- Basmati rice - This rice is another aromatic rice and has been grown in India for thousands of years. Basmati has a nutty aroma and flavor that develops because it is often matured up to a year after harvesting. It is a long grain rice that stays fluffy and separate when cooked. It is mainly used in various Middle Eastern and Indian dishes such as curries and can be found in white and brown forms. Hybrid forms of basmati rice can also be purchased. Texmati is a type of basmati rice hybrid grown in Texas. It is fluffier and has a milder flavor than imported basmati. Pecan rice is another type of basmati grown in Louisiana. It has a nutty flavor and supposedly smells like popcorn.
- Black or red rice - These kinds of rice have a black or red bran instead of brown while the center of the rice is still white. The black form of rice is mainly grown in Southeast Asia while the red form is grown both in India and in the Carmargue region in France (thanks to BlueDragon for the info). Thai black rice actually chances color to a deep purple when it is cooked, making it an interesting visual choice for dishes such as rice pudding.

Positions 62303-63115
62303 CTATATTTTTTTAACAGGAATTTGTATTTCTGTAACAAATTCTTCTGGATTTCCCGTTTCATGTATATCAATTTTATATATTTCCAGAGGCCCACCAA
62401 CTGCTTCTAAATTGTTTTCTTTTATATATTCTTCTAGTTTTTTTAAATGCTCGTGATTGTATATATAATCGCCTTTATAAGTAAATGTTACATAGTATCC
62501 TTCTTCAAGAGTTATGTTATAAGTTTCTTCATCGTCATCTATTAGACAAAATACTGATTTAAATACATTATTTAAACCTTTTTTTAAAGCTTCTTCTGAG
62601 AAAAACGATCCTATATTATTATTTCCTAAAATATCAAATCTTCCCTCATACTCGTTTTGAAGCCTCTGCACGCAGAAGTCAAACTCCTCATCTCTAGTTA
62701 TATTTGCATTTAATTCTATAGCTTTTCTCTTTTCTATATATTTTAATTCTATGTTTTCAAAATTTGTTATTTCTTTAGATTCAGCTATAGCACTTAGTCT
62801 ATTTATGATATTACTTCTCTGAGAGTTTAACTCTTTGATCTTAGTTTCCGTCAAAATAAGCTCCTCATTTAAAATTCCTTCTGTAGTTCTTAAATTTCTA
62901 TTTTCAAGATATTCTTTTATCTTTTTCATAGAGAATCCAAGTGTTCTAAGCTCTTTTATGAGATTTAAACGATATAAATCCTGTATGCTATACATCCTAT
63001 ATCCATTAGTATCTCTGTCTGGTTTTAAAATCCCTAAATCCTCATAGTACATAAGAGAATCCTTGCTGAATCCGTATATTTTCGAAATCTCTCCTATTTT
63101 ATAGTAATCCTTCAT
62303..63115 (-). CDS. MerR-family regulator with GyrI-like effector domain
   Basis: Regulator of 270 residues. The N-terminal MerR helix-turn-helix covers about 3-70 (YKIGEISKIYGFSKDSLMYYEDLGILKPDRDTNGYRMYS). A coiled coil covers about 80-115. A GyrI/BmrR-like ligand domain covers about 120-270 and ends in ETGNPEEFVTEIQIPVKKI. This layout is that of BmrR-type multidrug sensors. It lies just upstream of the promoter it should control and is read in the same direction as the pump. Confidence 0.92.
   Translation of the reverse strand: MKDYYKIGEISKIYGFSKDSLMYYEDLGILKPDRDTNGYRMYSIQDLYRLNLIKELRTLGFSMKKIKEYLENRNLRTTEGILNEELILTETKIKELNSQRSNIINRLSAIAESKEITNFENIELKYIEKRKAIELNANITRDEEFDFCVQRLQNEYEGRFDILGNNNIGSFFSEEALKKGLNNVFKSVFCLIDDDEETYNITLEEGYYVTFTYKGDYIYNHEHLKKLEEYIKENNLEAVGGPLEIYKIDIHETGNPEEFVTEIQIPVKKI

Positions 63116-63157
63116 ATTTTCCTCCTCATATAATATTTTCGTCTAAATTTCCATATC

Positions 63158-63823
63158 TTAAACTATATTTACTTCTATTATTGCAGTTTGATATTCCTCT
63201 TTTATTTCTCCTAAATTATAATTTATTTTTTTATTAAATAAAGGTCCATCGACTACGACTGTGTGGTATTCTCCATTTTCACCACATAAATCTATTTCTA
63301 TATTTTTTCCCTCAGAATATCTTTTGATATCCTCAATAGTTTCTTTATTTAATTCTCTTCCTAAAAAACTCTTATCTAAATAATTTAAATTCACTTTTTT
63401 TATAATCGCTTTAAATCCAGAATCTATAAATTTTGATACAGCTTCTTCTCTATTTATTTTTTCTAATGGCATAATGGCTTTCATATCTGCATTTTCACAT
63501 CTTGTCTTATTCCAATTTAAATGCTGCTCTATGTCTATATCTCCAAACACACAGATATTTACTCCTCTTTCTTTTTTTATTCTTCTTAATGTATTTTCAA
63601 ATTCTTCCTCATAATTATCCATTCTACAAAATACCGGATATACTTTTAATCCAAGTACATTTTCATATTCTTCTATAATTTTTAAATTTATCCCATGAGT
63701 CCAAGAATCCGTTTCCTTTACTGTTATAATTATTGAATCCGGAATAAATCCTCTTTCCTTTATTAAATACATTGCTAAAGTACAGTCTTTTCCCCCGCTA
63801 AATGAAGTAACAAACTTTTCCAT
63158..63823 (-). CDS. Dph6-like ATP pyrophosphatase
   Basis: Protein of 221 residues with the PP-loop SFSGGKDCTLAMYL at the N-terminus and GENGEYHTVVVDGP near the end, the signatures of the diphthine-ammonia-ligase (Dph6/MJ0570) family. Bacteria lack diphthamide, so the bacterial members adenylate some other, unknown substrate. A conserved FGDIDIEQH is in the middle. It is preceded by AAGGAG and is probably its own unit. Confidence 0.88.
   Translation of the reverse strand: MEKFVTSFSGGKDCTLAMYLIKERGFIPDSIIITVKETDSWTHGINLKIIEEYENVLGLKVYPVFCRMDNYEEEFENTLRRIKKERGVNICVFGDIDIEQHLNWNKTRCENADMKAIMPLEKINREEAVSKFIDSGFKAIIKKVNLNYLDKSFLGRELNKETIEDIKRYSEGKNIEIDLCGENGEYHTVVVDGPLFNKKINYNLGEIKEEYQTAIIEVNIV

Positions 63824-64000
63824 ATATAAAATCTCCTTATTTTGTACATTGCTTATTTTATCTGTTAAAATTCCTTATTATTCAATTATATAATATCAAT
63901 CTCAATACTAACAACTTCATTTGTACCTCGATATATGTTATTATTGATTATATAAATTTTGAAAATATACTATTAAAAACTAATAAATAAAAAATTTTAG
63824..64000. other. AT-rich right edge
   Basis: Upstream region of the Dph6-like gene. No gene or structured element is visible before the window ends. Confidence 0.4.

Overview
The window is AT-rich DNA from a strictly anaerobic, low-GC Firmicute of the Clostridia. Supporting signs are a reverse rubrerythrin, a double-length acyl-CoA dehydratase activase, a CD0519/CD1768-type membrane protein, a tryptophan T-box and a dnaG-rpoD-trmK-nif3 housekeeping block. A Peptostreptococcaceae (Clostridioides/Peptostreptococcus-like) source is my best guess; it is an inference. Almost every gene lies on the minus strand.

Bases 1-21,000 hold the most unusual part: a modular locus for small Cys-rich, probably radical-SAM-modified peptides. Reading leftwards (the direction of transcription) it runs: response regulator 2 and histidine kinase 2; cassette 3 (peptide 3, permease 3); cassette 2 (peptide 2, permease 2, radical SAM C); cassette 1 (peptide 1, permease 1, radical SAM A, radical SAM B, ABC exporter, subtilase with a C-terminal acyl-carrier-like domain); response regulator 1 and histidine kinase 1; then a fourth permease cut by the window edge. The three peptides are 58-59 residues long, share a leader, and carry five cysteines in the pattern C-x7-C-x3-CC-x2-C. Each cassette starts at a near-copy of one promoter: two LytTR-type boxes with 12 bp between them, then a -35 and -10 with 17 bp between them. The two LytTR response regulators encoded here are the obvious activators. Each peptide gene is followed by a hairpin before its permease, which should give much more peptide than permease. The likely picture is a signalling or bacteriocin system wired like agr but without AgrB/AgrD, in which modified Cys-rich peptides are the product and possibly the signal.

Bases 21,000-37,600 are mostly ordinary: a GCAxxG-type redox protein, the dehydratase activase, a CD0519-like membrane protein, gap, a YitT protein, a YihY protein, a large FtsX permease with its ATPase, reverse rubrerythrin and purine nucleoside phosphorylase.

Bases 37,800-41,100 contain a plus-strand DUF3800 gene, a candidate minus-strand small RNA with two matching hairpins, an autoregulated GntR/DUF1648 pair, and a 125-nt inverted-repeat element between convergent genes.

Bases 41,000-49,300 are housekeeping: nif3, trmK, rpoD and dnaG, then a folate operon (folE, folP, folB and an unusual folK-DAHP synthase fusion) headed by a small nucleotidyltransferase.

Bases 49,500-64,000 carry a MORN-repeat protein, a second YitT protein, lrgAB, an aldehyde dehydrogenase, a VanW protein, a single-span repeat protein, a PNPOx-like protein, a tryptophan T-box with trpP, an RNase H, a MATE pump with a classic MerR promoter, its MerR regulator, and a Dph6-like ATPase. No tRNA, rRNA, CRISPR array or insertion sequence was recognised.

- Arborio rice - This is a short grain rice grown in Italy. The rice has a high amount of starch, which gives it a creamy consistency when cooked. The rice is also able to absorb a large amount of water without getting mushy. For these reasons arborio is the main type of rice used in risotto. When cooking this rice it is important not to rinse it before cooking. Rinsing will remove some of the starch, making the finished risotto less creamy. Arborio rice can be found in both white and brown forms.
- Glutinous rice - Also called sticky, sweet, pearl, or sushi rice. The names of the rice are misleading as it actually does not contain gluten and is not sweet. It is a very short grain rice that is chalky white in the center and is commonly used in sushi and Asian desserts. The rice is very sticky when cooked.
- Valencia rice - This medium grain rice also known as Spanish rice or paella rice is from Spain. It is mainly used in the traditional Spanish dish paella.
- Wild rice - The name is deceiving, as wild rice is not really rice but a seed of the water grass plant Zizania aquatica that is native to North America. It is cooked and used in the same way as rice. Check out anthropod's node for a detailed description of wild rice.